Sunday, January 8, 2012

"Central Park Snowed In" (oil on linen; 10" x 12") sold

"Central Park Snowed In"
"Snow Trees" (oil, 8" x 12")
"Snow Creek" (oil, 9" x 12")

As you can see, I have a mini series going on here--snowscape with trees and creek/pond.  If I paint the same scene over and over again, I will die of boredom and atrophy.  But as I continue to explore the same theme with variations, I gain a deeper understanding of the theme.  In "Snow Creek," I learned how the smaller area of the sun-lit snow seems to glow next to the much larger one of the snow in shadow. 

In "Snow Trees," I grouped the sun-lit and shadowed areas and assigned them the two separate sections in the picture plane.  I played around by intensifying the blues of the creek, to contrast them with the warm colors of the trees.  But my main concern and fun was to figure out how to paint wet snow clinging to trees.

In the first painting of the new year, painted on the New Year's Day--"Central Park Snowed In--" I am back to the meandering stream and snow-coated trees.  I am also contrasting a small sun-lit area with the rest of the snow-covered pond at Central Park, which is in shadow.  I have become more ambitious, introducing the background, which is very different from the rest of the painting and works as the foil for it: the blurred skyline of Manhattan.  I was also trying to vary the tones in the foreground to indicate different states of moisture from snow to ice (darker) to water (darkest).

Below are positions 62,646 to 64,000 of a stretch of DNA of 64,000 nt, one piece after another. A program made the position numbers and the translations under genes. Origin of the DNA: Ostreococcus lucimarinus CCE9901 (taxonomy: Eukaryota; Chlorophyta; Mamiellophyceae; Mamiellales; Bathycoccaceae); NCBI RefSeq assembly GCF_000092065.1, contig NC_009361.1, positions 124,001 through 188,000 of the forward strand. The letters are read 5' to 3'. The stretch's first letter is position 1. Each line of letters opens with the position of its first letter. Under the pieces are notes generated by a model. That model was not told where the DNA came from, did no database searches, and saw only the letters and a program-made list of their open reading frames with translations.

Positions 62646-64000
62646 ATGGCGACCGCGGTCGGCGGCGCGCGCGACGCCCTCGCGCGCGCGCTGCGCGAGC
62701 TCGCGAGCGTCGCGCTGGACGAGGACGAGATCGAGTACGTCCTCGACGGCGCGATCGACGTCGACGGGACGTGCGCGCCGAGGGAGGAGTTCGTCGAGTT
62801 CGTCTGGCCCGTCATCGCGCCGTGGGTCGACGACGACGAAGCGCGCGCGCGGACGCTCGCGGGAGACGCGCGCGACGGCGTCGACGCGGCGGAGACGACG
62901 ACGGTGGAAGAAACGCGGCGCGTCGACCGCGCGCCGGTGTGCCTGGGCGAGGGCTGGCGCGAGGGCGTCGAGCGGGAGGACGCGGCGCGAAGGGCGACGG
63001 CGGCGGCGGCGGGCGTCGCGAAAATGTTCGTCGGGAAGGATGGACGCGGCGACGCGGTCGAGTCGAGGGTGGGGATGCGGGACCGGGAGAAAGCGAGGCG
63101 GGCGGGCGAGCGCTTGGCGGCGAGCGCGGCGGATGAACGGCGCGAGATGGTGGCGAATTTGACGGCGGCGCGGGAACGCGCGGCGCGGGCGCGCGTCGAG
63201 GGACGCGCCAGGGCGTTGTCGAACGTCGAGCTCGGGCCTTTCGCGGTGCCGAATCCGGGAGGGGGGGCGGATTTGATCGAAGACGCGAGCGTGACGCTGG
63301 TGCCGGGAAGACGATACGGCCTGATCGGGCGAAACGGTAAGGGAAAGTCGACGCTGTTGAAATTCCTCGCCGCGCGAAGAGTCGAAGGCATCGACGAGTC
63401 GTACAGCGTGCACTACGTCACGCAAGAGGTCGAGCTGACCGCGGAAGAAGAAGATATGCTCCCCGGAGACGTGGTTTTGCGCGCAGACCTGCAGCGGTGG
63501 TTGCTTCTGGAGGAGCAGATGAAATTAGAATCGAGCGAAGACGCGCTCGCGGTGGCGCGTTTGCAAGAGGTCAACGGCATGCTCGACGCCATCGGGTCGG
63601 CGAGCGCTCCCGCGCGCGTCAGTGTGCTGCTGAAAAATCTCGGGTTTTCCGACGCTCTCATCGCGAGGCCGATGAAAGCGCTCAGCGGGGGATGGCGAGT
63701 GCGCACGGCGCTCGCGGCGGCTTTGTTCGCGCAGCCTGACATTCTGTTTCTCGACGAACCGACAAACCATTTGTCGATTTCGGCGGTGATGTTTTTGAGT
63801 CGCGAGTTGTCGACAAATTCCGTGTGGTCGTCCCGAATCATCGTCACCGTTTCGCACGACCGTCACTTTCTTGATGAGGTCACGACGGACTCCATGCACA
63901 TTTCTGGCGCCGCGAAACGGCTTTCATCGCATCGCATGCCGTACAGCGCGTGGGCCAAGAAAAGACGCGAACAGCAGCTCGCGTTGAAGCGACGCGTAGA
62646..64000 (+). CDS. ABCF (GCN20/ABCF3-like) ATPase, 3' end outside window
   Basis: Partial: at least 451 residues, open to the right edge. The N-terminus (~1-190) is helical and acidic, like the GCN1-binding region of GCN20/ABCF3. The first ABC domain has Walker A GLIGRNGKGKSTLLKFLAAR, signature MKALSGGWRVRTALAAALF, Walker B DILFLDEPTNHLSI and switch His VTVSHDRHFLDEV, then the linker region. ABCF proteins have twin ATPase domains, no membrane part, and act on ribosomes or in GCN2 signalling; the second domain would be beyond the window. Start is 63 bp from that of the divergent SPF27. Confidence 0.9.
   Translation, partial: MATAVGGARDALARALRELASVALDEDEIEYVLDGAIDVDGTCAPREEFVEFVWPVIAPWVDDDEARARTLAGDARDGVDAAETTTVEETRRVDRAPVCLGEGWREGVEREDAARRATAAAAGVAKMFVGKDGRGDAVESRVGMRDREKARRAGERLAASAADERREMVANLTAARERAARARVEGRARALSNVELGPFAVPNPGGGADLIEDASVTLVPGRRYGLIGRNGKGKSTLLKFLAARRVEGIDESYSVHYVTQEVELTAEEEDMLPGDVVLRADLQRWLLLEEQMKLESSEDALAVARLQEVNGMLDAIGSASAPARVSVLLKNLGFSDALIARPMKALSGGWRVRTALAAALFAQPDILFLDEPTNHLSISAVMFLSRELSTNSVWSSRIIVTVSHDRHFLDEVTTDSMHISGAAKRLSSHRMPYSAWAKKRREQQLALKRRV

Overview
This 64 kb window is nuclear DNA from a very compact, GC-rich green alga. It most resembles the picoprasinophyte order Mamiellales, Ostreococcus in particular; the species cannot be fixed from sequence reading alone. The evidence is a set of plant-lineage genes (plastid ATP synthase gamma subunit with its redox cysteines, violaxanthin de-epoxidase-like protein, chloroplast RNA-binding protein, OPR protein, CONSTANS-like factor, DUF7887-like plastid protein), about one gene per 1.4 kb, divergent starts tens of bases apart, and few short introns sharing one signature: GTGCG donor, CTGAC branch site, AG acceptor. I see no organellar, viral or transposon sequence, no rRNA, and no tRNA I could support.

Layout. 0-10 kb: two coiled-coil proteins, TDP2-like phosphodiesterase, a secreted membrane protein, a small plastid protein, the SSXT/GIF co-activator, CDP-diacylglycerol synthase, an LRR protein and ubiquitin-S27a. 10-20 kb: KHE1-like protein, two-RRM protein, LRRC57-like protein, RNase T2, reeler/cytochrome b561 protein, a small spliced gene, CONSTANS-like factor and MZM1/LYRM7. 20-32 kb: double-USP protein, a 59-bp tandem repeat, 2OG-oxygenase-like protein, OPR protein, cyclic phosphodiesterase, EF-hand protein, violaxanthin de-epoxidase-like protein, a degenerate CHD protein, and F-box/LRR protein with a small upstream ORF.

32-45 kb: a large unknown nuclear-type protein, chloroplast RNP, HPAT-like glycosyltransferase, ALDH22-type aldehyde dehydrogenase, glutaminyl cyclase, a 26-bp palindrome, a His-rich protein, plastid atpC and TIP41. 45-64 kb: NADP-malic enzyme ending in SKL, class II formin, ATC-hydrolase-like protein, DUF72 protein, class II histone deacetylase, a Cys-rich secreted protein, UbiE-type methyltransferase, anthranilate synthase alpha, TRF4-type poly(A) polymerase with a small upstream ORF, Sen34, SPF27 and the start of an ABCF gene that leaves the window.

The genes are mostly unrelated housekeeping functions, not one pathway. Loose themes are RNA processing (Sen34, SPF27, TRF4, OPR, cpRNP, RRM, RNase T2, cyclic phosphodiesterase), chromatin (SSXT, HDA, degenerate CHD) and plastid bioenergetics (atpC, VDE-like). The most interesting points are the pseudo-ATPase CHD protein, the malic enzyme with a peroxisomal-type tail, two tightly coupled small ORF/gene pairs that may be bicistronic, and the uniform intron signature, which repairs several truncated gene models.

Painting these small "daily" paintings has been a great tool for self-education and growth for an amateur-turned professional artist, which is who I am.  Last year I retired from teaching history at a college, something I had been doing over twenty years, and began with much trepidation the adventure of a self-employed , starving artist.  One doesn't get younger.  It was now or never to do something I truly wanted.  Wish me luck!

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